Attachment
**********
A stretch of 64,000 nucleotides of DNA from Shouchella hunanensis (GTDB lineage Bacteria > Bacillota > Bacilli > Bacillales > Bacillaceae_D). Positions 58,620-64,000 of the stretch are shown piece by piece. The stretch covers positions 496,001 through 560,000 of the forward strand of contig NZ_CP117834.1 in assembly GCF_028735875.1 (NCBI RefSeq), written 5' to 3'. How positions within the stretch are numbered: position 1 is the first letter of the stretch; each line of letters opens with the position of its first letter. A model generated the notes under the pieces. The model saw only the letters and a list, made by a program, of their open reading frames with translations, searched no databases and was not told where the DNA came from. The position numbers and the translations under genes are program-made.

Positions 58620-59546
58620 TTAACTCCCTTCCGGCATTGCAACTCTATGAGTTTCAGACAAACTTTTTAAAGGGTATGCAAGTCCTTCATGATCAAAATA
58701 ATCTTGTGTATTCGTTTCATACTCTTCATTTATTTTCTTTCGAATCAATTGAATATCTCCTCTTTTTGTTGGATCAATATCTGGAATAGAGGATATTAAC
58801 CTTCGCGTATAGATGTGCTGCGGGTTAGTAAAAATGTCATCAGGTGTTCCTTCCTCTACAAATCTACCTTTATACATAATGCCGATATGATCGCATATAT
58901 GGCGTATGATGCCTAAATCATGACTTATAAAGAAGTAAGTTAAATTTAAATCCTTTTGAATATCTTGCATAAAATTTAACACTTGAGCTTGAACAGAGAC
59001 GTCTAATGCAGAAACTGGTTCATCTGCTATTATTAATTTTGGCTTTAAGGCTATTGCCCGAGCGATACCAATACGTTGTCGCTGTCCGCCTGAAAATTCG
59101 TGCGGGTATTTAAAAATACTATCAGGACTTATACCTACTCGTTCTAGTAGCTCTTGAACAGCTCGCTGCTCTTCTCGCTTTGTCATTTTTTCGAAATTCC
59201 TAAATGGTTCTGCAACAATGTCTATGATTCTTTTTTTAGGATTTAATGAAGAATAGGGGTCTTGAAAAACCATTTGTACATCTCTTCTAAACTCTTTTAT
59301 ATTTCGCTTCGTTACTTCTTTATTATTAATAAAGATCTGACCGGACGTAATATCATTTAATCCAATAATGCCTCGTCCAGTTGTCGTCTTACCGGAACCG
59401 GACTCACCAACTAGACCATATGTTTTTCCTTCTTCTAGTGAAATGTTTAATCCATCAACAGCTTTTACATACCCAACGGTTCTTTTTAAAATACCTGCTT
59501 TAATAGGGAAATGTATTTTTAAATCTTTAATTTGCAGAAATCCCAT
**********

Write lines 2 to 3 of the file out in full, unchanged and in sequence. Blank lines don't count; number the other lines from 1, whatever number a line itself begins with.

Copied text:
Positions 58620-59546
58620 TTAACTCCCTTCCGGCATTGCAACTCTATGAGTTTCAGACAAACTTTTTAAAGGGTATGCAAGTCCTTCATGATCAAAATA